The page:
Temperatures usually fluctuate widely in springtime and when temperatures rise, blood pressure drops, since the blood vessels expand.

What about your eating habits? In winter, most of us tend to consume more calories, fat and carbohydrates than we do in summer.


Spring Peeper

On the positive side, it seems that most people take spring fever to mean an increase in energy. It is also associated with an increased sexual appetite which is probably also something we observed with animals in the wild who generally have their breeding periods now in order to give young the most time to develop before colder weather.

I have written about seasonal affective disorder (SAD) and the kind of depression that can occur during the winter months. Scientists will avoid validating spring fever and say that we are labeling a behavior as a disease, but perhaps it is also a legitimate seasonal disorder (at least if it is taken in the negative sense).

Cabin fever is another term we started using in the early 1900s for a kind of claustrophobic reaction we have to be “trapped” inside with less to keep us busy for an extended period.

I happen to love cabins, so the thought of being in one seems quite pleasant. But that might change if I was snowed in for a month. You could get cabin fever in a country vacation cottage, but it can happen in a city apartment too. Ever notice how crowded your local park is on those first really warm and sunny spring days?

img-shiningCabin fever can cause people to sleep more and get irritable with anyone they are living with. The popular culture extreme of this is the character Jack Torrance in Stephen King’s novel The Shining, perhaps better known by the Jack Nicholson incarnation in the film adaptation of The Shining.  (The film antidote might be the song “Cabin Fever” from the Muppet Treasure Island.)

In German, they have the term frühjahrsmüdigkeit  which is literally translated as “spring tiredness”, so this is not an American phenomenon. The German versions is on the negative side being that temporary mood characterized by low energy levels.

I have my own unique version that hits me every spring when I feel a strong pull to get to the ocean. I partially identify this with Moby Dick‘s Ishmael and my cure includes a drive to the ocean (only about an hour away for me) and rereading Moby Dick.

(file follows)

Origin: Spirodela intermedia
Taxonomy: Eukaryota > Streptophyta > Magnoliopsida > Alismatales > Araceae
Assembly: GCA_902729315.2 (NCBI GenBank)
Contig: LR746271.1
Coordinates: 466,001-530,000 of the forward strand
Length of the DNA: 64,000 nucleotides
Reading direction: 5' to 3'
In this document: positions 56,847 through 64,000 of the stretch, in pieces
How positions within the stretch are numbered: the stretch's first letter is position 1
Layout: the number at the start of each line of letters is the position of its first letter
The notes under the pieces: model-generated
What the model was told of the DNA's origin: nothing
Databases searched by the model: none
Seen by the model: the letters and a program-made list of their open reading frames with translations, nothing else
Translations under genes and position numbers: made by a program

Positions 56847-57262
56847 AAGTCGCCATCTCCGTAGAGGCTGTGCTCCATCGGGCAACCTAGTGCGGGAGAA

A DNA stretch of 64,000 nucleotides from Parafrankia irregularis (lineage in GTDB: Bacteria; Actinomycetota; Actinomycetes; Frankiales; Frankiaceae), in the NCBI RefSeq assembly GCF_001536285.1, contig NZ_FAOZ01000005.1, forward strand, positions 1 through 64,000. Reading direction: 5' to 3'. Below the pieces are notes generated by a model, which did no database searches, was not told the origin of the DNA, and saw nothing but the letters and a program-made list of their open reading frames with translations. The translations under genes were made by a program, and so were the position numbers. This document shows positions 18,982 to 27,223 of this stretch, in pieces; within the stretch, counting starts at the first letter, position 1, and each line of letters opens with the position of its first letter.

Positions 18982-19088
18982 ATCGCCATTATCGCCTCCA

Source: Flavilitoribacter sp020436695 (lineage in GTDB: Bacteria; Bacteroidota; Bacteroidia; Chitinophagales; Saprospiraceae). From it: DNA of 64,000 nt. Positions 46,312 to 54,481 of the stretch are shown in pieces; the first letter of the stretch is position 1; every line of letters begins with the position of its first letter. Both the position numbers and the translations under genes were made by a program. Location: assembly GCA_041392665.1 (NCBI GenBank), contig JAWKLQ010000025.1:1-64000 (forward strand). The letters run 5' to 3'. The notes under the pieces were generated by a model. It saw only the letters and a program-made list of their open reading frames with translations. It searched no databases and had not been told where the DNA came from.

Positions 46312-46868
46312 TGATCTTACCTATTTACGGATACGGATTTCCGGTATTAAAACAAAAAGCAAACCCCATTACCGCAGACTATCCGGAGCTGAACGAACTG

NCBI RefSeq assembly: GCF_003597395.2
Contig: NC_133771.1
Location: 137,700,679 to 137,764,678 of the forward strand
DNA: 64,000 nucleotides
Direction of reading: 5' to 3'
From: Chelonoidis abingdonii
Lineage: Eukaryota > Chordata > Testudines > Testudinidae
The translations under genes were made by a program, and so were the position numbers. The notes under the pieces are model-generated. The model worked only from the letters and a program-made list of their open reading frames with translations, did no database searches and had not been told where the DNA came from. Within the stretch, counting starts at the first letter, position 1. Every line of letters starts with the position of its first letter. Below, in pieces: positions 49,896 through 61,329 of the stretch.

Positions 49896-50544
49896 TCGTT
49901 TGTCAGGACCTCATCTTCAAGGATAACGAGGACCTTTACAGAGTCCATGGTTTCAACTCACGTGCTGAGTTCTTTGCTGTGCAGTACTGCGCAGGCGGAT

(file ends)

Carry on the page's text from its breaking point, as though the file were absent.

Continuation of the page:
If you live in the northern hemisphere, you might feel the disorder any time from mid-March to mid-April. Symptoms? Weariness (even if you are sleeping a lot), and a lack of drive and motivation, being overly sensitive to changes in the weather, some dizziness, irritability, headaches, and maybe aching joints are all reported.

Is there any science to all this? The causes most often noted are hormone imbalances.  One of the hormones that increases our happiness is serotonin, whose production depends on daylight, so the level may be lowered over the winter. Serotonin is the basis for many anti-depressant medications. The lowered serotonin might also allow melatonin, a hormone related to sleep,  to have its way with us. The longer days of of spring and summer allows more endorphin, testosterone and estrogen are released.  It has also been suggested that this seasonal readjustment of hormones stresses our bodies and we react with a feeling of tiredness.

What can you do to avoid cabin fever and the negative spring fever? Getting outside, being active and getting some sunlight (a half hour is enough) is the best starting place. Avoid taking any melatonin tablets for a while.  Eat less food and, as those hormones adjust, increase vitamins and proteins. Look at the cures for seasonal affective disorder and get happy.

Maybe rather than rereading Moby Dick, you can try reading Cabin Fever: Notes from a Part-Time Pioneer. It’s a humorous memoir and natural history of 25 summers of back-to-the-earth by William L. Sullivan about the log cabin he and his wife built by a river in the wilds of Oregon’s Coast Range.

You could also watch the Rodgers and Hammerstein musical State Fairwhere a love-sick lass sings, “Oh, why should I have spring fever, when it isn’t even spring?” She finds love. You might want to avoid the German theatrical production, Spring Awakening, which is an 1891 play by Frank Wedekind which was banned in Germany for some time due to its frank portrayal of abortion, homosexuality, rape, child abuse and suicide. Yeah, it’s a musical story of teenagers discovering sexuality. Perhaps the American folk-rock musical Broadway adaptation is lighter.


Statue of Thoreau and cabin reproduction at Walden Pond.

You should not need an isolated cabin in the woods in order to write. And yet, many of us – writer and would-be writers – have probably fantasized about having an isolated place in the woods, a mountaintop or island retreat where we could go and find inspiration and peace.

There is no good evidence that those places actually do inspire writers or allow them to focus, and there are plenty of writers who work in cities and at home surrounded by distractions. I suppose I attribute it to a more Romantic than scientific notion that comes from reading books like Thoreau’s Walden.

Readers of this blog know that I have a thing about cabins though I have never built or owned one. I have stayed in them and there is something about them that affects my thinking process.  What is it about a small, plain, sparsely furnished cabin that is so appealing?

cabin autumn

Centre Hastings County, Ontario, Canada